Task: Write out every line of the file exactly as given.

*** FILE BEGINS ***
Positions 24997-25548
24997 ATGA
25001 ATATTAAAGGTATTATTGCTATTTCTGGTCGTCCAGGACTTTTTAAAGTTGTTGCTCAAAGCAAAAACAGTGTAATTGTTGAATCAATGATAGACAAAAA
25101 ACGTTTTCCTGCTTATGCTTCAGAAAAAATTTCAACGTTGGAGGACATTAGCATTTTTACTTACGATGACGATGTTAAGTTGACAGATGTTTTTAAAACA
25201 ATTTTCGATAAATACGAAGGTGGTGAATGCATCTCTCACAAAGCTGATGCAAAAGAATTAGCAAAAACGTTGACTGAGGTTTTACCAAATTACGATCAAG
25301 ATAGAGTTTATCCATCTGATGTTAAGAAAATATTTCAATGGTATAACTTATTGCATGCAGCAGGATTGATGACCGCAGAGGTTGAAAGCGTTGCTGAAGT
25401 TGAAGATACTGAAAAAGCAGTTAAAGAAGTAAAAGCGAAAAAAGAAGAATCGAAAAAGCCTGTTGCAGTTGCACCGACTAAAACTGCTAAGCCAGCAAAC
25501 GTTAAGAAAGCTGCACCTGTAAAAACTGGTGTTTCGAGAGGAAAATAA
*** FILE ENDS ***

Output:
Positions 24997-25548
24997 ATGA
25001 ATATTAAAGGTATTATTGCTATTTCTGGTCGTCCAGGACTTTTTAAAGTTGTTGCTCAAAGCAAAAACAGTGTAATTGTTGAATCAATGATAGACAAAAA
25101 ACGTTTTCCTGCTTATGCTTCAGAAAAAATTTCAACGTTGGAGGACATTAGCATTTTTACTTACGATGACGATGTTAAGTTGACAGATGTTTTTAAAACA
25201 ATTTTCGATAAATACGAAGGTGGTGAATGCATCTCTCACAAAGCTGATGCAAAAGAATTAGCAAAAACGTTGACTGAGGTTTTACCAAATTACGATCAAG
25301 ATAGAGTTTATCCATCTGATGTTAAGAAAATATTTCAATGGTATAACTTATTGCATGCAGCAGGATTGATGACCGCAGAGGTTGAAAGCGTTGCTGAAGT
25401 TGAAGATACTGAAAAAGCAGTTAAAGAAGTAAAAGCGAAAAAAGAAGAATCGAAAAAGCCTGTTGCAGTTGCACCGACTAAAACTGCTAAGCCAGCAAAC
25501 GTTAAGAAAGCTGCACCTGTAAAAACTGGTGTTTCGAGAGGAAAATAA